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Marine Air-Ground Task Force model might be a thing of the past, changes are coming

U.S. Soldiers and Marines attached to the Special Purpose Marine Air-Ground Task Force – Crisis Response – Central Command (SPMAGTF-CR-CC) 19.2, drive a joint light tactical vehicle (JLTV) at an undisclosed location in Syria, October. 16, 2019. The SPMAGTF-CR-CC is multiple force provider designed to employ ground, logistics, and air capabilities throughout the central command area of responsibility. (U.S. Marine Corps photo by Sgt. Branden J. Bourque)

The Marine Air-Ground Task Force model is undergoing some renovations, and the result is in many ways a return to the original purpose of the Corps- a fighting group that supports the Navy.

While the concept of a full-bore strike force has been a way of life for the Corps for generations, top brass from within the Marines are looking to see how the force can part itself out to meet the many needs that a maritime military asset has, particularly in near-peer engagements.

“We’re no longer going to stick or take an uncompromising position on the sanctity of the MAGTF,” said head of the Marine Corps Warfighting Lab, Brig. Gen. Benjamin Watson. “But ultimately, if what is needed is a piece of the Marine Corps that is not organized like a MAGTF or a capability the Marine Corps can bring that is not a MAGTF, then we are not too proud to provide that.”

According to the Marine Corps Times, the future outlook appears to be a response to the possibility that the USMC might not have as many resources as they would like in the future.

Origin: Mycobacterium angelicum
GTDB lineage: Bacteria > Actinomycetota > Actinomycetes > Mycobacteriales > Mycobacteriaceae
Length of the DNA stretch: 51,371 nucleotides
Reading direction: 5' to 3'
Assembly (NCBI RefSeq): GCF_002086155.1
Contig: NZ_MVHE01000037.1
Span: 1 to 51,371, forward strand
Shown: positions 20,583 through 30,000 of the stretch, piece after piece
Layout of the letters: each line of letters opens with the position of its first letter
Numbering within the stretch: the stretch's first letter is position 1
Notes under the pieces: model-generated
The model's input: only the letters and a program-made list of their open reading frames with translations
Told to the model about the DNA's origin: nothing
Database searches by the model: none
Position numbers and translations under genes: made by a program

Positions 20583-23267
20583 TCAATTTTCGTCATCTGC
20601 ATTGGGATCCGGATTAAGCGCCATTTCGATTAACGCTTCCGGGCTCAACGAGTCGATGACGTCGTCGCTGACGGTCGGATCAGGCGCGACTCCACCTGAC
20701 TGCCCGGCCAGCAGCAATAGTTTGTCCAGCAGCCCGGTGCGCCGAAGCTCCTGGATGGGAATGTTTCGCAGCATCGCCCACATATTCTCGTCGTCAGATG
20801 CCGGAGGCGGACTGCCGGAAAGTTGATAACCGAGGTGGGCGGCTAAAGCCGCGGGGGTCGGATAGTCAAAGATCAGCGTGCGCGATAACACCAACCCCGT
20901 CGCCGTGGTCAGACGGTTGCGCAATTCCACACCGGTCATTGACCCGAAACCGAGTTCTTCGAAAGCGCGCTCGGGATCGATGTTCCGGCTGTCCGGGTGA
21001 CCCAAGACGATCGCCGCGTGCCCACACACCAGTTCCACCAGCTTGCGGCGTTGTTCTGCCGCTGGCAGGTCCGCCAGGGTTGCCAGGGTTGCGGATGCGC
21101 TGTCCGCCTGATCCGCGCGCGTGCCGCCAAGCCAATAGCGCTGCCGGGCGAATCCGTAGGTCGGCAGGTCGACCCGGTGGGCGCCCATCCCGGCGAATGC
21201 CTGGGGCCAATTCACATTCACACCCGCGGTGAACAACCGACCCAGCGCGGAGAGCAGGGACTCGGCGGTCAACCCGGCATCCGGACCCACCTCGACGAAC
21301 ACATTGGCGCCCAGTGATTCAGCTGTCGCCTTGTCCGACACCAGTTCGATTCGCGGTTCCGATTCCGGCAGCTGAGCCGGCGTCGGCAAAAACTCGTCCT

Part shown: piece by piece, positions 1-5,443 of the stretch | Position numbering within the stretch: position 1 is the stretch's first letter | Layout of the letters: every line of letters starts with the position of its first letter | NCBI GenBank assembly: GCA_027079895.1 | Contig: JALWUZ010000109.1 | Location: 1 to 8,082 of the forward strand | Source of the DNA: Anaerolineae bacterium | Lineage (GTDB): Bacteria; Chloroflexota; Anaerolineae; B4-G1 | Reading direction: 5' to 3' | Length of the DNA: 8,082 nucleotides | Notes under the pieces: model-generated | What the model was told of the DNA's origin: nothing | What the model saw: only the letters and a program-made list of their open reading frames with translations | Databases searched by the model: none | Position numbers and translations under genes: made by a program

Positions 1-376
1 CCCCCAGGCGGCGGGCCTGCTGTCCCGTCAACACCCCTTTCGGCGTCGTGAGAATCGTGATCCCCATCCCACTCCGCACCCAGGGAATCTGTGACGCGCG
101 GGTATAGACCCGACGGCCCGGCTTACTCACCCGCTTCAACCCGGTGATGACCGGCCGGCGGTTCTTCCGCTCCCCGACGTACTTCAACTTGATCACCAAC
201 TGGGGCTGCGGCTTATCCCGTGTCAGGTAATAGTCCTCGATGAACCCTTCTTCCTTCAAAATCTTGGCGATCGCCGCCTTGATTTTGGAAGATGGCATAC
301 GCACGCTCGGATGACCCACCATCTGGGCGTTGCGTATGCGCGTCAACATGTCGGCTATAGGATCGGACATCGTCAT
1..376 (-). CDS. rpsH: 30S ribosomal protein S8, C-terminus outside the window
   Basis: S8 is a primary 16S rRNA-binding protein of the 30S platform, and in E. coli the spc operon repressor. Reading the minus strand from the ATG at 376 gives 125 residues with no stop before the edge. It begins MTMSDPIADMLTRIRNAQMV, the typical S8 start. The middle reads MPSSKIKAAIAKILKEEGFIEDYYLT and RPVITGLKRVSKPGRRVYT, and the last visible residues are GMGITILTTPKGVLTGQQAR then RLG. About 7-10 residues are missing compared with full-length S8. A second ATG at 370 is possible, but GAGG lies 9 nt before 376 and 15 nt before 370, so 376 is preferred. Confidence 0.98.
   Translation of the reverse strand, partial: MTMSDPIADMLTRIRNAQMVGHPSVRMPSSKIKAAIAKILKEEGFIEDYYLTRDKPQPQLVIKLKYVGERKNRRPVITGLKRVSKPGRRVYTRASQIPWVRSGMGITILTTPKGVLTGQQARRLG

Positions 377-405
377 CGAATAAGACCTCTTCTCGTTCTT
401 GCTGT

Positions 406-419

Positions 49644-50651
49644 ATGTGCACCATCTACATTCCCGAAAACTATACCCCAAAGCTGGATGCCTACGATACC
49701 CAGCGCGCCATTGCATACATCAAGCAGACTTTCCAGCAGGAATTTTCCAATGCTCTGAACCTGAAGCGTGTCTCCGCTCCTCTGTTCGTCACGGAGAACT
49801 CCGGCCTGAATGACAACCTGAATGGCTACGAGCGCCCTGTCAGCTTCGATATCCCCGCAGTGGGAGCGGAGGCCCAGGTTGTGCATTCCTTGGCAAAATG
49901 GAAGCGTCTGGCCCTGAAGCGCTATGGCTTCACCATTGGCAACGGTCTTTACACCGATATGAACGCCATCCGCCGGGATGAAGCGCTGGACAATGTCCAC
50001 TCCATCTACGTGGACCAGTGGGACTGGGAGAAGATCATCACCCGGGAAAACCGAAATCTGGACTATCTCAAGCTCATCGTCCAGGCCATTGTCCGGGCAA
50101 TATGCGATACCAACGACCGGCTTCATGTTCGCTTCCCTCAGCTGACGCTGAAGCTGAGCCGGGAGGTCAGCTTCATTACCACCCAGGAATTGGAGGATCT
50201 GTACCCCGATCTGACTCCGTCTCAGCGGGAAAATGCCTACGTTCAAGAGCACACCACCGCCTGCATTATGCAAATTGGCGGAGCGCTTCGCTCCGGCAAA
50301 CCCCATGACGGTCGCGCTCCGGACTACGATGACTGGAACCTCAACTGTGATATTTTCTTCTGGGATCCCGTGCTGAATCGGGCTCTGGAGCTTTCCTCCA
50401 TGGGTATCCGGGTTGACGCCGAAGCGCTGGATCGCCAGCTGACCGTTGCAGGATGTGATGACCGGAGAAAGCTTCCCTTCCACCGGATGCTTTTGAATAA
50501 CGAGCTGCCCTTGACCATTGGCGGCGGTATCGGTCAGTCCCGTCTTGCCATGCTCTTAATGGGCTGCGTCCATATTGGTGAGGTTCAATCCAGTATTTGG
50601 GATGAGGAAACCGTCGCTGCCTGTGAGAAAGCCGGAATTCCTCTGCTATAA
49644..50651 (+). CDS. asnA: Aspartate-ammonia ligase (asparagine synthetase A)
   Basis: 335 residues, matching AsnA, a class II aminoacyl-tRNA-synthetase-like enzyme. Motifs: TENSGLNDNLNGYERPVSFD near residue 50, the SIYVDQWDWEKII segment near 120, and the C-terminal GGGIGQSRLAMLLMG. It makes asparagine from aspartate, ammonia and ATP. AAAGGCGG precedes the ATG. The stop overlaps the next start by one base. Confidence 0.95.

As the Marine Corps evolves, funding and accomodations for a full MAGTF may have to be set aside for things such as electronic and cyber warfare, which are becoming more important as the military pushed into the future.

One return to basics may be quite a sight to see- the return of Marine Air to aircraft carriers.

“You’re not going to get rid of aviation, you’re not going to get rid of your ground component and you always need logistics, but if they are serving as fleet Marine forces deployed as part of a naval component,” said Dakota Wood, a senior research fellow with the Heritage Foundation.

Regardless of how the future looks, it is unlikely that the changes will significantly dampen Marine operations, as the MAGTF has often been known to field the smaller Marine Expeditionary Units (MEUs) for most modern problems.

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